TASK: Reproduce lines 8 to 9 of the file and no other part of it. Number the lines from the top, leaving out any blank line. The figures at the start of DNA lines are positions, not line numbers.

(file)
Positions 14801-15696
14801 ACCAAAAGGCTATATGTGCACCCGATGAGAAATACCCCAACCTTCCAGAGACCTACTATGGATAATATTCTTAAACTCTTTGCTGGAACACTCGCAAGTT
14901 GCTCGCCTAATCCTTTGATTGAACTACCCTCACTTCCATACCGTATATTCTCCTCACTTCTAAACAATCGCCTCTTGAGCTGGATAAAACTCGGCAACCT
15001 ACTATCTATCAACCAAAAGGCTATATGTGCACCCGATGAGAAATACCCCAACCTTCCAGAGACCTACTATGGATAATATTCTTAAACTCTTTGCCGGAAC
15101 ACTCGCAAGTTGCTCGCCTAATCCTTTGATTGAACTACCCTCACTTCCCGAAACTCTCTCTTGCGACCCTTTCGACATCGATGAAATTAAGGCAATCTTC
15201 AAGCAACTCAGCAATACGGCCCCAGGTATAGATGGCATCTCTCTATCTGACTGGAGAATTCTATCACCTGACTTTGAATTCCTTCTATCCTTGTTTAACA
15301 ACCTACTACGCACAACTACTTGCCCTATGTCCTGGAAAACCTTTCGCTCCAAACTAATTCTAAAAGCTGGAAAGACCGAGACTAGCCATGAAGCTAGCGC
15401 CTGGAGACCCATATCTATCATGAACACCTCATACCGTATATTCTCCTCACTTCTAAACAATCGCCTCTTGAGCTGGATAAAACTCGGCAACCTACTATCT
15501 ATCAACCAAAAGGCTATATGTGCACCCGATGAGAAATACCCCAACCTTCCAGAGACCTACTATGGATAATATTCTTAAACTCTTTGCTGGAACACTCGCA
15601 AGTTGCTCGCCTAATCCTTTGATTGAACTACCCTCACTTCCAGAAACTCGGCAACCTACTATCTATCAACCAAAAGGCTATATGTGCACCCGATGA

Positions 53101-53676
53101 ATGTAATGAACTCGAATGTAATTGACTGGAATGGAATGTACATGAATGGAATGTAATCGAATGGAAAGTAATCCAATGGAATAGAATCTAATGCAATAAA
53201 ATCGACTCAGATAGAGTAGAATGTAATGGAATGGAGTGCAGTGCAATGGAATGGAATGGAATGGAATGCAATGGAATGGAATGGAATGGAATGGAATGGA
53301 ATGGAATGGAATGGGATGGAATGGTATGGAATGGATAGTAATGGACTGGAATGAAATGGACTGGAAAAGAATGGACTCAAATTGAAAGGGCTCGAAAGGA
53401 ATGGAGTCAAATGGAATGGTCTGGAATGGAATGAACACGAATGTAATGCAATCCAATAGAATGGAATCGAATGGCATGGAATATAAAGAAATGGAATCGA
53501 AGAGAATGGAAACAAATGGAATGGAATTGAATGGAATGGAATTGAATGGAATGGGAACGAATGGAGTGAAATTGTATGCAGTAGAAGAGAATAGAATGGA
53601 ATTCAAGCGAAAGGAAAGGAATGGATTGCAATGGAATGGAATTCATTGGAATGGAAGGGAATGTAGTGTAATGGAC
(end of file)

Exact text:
15401 CTGGAGACCCATATCTATCATGAACACCTCATACCGTATATTCTCCTCACTTCTAAACAATCGCCTCTTGAGCTGGATAAAACTCGGCAACCTACTATCT
15501 ATCAACCAAAAGGCTATATGTGCACCCGATGAGAAATACCCCAACCTTCCAGAGACCTACTATGGATAATATTCTTAAACTCTTTGCTGGAACACTCGCA